Another is local markets getting swamped Chinese products. That happened to Kenya’s cement exports in 2017, which dropped by 40% due to a flood of Chinese cement. This can easily happen because China is using Africa as an end user of sectors that are seeing industrial overcapacity ie. producing too many goods. 

Or when local workers are displaced by Chinese employees. According to the Africa Center for Strategic Studies, there are over 200,000 Chinese nationals working on Belt and Road projects across Africa. This has resulted in the need for a globally focused strategy to protect China’s overseas interests. Similarly the Communist Party of China has adopted the concept of “protecting overseas nationals” as a core Chinese interest,” states the center. Seems to me this is an open-ended dictum that could easily justify a military intervention in one of China’s BRI partner countries. 

There is also the risk of widening trade deficits in African countries that are being shipped China’s excess production. In 2016 Kenya’s imports of Chinese cement, used to build the Nairobi-Mombasa railway, increased 10-fold. Chinese steel exports to Nigeria popped 15% in 2018, and Algeria imported three times as much steel. In 2019, China’s aluminum exports have risen 20%, with $46 billion worth of aluminum bought by Egypt, Ghana, Kenya, Nigeria and South Africa.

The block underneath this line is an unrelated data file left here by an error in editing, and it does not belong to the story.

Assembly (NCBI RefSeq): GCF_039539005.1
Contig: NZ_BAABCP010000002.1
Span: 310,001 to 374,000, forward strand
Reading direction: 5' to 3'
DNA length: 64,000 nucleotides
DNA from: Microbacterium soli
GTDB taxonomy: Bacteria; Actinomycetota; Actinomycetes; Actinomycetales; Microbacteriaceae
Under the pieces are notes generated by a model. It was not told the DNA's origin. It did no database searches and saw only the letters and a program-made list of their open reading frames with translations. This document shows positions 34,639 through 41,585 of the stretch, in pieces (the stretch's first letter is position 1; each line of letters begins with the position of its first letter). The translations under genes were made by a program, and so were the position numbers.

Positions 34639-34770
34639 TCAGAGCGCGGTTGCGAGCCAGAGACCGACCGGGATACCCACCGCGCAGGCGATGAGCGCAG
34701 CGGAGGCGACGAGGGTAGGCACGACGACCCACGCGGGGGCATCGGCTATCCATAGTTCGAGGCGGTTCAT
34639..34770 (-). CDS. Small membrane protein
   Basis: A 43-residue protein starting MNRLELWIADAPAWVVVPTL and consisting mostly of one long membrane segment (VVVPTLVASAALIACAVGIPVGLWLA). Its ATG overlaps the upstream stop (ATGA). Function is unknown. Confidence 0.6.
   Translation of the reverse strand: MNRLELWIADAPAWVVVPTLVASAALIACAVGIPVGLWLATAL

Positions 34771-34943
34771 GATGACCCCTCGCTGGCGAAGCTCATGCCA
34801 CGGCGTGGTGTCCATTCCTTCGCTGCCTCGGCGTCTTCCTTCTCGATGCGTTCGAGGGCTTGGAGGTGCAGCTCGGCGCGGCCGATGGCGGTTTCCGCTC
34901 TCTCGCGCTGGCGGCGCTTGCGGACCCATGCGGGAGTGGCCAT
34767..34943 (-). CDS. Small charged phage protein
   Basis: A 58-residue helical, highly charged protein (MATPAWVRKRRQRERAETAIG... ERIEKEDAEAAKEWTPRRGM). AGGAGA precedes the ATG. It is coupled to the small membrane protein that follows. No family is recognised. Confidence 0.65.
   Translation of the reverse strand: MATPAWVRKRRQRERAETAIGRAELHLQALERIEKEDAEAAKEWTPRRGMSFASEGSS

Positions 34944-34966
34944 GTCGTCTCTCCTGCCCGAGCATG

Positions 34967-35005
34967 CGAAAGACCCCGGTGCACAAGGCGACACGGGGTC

If these countries aren’t careful, they will end up with a whopping-great balance of trade deficit with China, (just like the US) that when added to large loans for infrastructure, could be economically limiting or even crippling. 

Conclusion

The rise of Africa is interesting on its own, but when paired with the rise of China, the prospect for the West is actually quite scary. On the one hand we have a continent that is teeming with humanity and getting more and populated every year. Its citizens want what we as North Americans have. We have written about the scarcity of resources and the potential for conflict. Combine that with existing tribal tensions in Africa that have at times exploded into civil wars, and you have a powder keg just waiting for someone to light the match. 

Then factor in China, which is playing Africa’s new economic dragons with the skill of a Chinese violinist. It’s a beautiful plan, really. Make loans to poor developing nations that want to become part of BRI, using US dollars, while the USD is still the reserve currency. The loans are paid back using offtake agreements for raw materials from these countries, which become part of the largest trading block in the world, thereby further distancing China from the West. 

Remember, Russia is part of BRI. The Kremlin and Beijing have already signed billions worth of energy deals, and are talking about a new payments system that allows for trade in rubles and yuan, excluding the US dollar.

Devalue the yuan, so that China’s new south Asian trading partners can buy competitively priced Chinese goods, further enslaving them with crippling trade deficits.